The Italian economy would not find their way out of the recession, according to the pessimistic assessment by Lars Feld: “The sustainability of Italian public finances is in jeopardy. The euro crisis will therefore return shortly with a vengeance.”
Apparently, the Italians were not ready to move on the path of reform that has been taken by Mr. Mario Monti, Field said.
“You can not expect that Italy’s European partners or the ECB will stabilize the Italian economy, when its people are not ready for reform.”
And making sure Feld is not alone, he was joined by Anton Boerner, head of Germany’s BGA exporters’ association, who in turn said Italy must reform tax, labor, judicial system or risk “irreparable damage” of euro. Finally, Boerner says if Italy not willing to reform, “we have to think about how to deal with a modified eurozone.”
What exactly a “modified” eurozone means we don’t know. We will, however, surely find out soon enough.
The usually reserved waitress at our favorite Greek-owned Sunday breakfast place approached us in dismay. Her daughter and son-in-law were escaping Greece for the US. Even middle class professionals were finding themselves digging in the garbage for food to eat, she said. You cannot imagine just how bad it is in Greece, she told us, with tears in her usually stoic eyes.
What has happened in Greece is as Ryan McMacken quotes Mark Thornton in a recent LRC blog, about what passes in popular parlance as “austerity”: “The…idea of raising taxes on individuals to pay off international banksters…[which] is bad economics and is not real austerity.”
Norway’s bond haven is about to become a lot smaller.
The government is preparing to repay a record 66.5 billion kroner ($11.8 billion) in 6.5 percent bonds maturing May 15, which is more than the top-rated nation has left to sell of its planned 70 billion kroner in issuance this year.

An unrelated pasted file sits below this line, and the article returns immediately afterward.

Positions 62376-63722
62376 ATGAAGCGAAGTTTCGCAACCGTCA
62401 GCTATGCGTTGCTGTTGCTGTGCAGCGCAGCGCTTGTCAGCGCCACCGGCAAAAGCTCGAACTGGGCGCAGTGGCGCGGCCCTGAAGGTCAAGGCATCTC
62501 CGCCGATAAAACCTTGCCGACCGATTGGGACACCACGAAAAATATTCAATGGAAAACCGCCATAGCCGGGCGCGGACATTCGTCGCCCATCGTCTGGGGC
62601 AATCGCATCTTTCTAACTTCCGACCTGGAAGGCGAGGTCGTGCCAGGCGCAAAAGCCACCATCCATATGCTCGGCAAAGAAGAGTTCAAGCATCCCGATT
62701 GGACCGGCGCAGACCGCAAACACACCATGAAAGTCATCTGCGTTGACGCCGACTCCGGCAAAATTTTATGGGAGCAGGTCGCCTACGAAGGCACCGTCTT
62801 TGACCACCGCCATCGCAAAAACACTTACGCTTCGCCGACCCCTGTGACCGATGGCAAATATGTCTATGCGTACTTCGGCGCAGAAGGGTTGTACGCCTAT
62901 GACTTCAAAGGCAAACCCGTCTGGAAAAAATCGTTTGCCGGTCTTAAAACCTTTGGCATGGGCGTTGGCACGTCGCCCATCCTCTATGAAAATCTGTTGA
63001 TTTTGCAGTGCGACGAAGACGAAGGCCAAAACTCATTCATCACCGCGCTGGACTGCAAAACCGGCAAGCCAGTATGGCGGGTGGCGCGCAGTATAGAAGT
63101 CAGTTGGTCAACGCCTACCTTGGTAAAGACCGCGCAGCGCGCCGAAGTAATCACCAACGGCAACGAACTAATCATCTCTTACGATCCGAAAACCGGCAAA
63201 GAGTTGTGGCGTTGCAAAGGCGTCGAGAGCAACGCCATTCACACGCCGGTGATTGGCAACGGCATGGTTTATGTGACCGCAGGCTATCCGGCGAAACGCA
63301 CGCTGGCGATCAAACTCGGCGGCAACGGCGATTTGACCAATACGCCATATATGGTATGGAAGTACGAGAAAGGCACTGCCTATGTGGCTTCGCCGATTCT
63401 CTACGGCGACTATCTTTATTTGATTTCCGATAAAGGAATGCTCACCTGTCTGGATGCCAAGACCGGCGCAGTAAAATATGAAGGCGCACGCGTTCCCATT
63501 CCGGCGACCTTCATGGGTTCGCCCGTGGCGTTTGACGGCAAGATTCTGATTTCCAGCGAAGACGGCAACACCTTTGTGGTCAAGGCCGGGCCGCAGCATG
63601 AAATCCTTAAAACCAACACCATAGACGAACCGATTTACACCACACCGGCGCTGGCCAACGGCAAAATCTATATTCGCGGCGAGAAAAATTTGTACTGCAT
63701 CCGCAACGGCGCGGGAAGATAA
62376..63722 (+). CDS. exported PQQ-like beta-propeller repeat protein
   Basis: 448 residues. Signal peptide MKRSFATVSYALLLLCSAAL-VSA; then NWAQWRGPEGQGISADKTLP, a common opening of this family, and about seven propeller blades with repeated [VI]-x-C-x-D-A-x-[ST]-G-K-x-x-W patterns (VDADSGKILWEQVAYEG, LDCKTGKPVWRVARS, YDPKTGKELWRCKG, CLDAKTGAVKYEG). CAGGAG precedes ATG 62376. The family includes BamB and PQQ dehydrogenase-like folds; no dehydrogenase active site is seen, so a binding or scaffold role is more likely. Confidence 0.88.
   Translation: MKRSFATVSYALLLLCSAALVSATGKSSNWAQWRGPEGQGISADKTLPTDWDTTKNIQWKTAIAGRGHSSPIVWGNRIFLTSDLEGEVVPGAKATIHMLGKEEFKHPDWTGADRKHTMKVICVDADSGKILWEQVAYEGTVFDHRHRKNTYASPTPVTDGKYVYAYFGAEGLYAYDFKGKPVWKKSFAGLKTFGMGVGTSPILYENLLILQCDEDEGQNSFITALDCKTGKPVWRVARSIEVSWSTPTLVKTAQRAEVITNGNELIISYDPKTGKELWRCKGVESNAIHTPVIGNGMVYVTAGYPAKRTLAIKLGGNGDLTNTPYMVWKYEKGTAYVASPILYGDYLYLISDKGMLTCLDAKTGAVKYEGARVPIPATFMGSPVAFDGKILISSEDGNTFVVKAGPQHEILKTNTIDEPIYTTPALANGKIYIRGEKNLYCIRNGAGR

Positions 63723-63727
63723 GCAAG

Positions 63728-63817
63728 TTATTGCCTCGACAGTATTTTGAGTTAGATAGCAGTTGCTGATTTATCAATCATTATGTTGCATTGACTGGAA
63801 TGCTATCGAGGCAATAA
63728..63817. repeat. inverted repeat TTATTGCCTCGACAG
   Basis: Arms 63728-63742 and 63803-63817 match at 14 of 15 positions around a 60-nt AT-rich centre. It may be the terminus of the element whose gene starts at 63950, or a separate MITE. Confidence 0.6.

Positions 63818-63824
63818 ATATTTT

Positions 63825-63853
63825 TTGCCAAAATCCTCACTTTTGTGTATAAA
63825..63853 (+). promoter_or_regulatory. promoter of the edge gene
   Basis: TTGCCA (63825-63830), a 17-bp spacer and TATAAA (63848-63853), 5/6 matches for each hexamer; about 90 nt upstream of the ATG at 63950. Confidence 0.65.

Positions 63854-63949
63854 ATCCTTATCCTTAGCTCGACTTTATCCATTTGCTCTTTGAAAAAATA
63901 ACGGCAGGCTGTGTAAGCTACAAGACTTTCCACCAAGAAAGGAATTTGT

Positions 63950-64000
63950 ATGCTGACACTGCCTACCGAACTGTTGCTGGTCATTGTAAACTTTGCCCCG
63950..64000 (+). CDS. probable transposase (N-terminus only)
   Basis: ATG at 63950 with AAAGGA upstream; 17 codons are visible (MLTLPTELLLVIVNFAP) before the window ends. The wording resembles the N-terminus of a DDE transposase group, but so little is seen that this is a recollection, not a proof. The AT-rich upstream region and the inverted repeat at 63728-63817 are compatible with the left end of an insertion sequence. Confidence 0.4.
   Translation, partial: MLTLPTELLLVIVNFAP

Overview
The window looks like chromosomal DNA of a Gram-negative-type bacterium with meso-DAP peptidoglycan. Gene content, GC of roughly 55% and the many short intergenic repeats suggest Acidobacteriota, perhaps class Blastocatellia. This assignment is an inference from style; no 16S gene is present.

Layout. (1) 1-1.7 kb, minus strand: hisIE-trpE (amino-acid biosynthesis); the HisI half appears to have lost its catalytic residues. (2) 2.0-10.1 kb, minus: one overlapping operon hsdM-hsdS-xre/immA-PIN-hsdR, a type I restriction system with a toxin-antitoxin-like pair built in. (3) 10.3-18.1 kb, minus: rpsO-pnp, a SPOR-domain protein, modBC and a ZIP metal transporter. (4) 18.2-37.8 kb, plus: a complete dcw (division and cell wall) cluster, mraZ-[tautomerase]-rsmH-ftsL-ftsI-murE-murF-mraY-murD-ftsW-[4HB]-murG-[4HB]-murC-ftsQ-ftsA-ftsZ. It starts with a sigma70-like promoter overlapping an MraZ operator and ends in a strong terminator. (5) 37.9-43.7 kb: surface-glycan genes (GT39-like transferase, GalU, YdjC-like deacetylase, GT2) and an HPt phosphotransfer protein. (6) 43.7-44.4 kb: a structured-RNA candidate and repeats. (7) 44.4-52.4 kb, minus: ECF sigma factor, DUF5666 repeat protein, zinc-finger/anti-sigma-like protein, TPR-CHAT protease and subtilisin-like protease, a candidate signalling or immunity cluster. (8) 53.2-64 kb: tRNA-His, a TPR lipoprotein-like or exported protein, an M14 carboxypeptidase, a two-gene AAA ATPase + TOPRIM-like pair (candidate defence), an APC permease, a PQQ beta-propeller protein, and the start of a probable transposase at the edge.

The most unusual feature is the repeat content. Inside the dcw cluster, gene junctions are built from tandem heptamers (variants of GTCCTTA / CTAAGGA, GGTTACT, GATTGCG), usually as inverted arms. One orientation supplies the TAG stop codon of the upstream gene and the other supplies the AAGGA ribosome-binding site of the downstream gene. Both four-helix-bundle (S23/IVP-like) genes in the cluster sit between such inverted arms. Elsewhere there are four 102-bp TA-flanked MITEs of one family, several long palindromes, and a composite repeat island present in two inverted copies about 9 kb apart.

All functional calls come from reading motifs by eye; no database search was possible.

The redemption threatens to trigger an outflow of funds as foreign investors balk at the loss of liquidity, driving up existing debt prices and weakening the krone, according to analysts atNordea Bank AB and Danske Bank A/S. Offshore investors own almost 60 percent of the maturing bonds, or about 38 billion kroner, Nordea estimates.
“The amount involved means that this flow could have a substantial market impact,” said Gaute Langeland, chief analyst at Nordea Markets in Oslo.
An analyst says the European Union members will not reach an agreement on the bloc’s next seven-year budget, paving the way for its breakup, Press TV reports.
“…When we’re moving into a triple dip recession all around, when top of the agenda for most of the countries is austerity measures, budget cuts and trying to pay off the national debt, the likely of getting people to agree to a trillion stimulus for the European Union is highly unlikely,” said Simon Dixon, the CEO of Bank to the Future.com.
The big rally in European risk assets like stocks took a breather late last week.
Citi strategist Robert Crossley is watching flows in sovereign bond markets, and he warns that problems are surfacing in Europe.
In a note to clients titled “Cracks starting to appear in Europe,” Crossley looks at demand for European sovereign debt – which just turned negative for the first time in three months.
Although the drop in demand has been led by a retreat from safe-haven investments in “core” sovereign debt – like that of Germany – the issue is where the money has been going.
Certain sovereign debt markets in the euro periphery – Spain, for one – have been the big winners. Demand for the periphery remains positive, notes Crossley, but that could change pretty quickly:
Although demand for peripherals has fallen, like the core, it remains positive. It is this cumulative yield-seeking positioning that concerns us in the current environment where the risk-on mood is turning and investors are reassessing the risk-reward of risk positions with the wash-out of carry trades in short-dated EUR swap forwards, a strengthening FX rate, and risks surrounding comments coming from the forthcoming ECB meeting.
Sure enough, there is one market in particular that has Citi particularly wary: Spanish sovereign debt.
Bank bailouts in the Eurozone, like bank bailouts elsewhere, have made owners of otherwise worthless bank debt whole through a circuitous process where, in the end, taxpayers transferred their money to investors. Even in Greece, investors were coddled. Even Proton Bank that had siphoned off $1 billion in a scheme of fraud, embezzlement, and money laundering was bailed out at taxpayer expense [European Bailout Fund For Greek Money Laundering And Fraud].
Read more at http://investmentwatchblog.com
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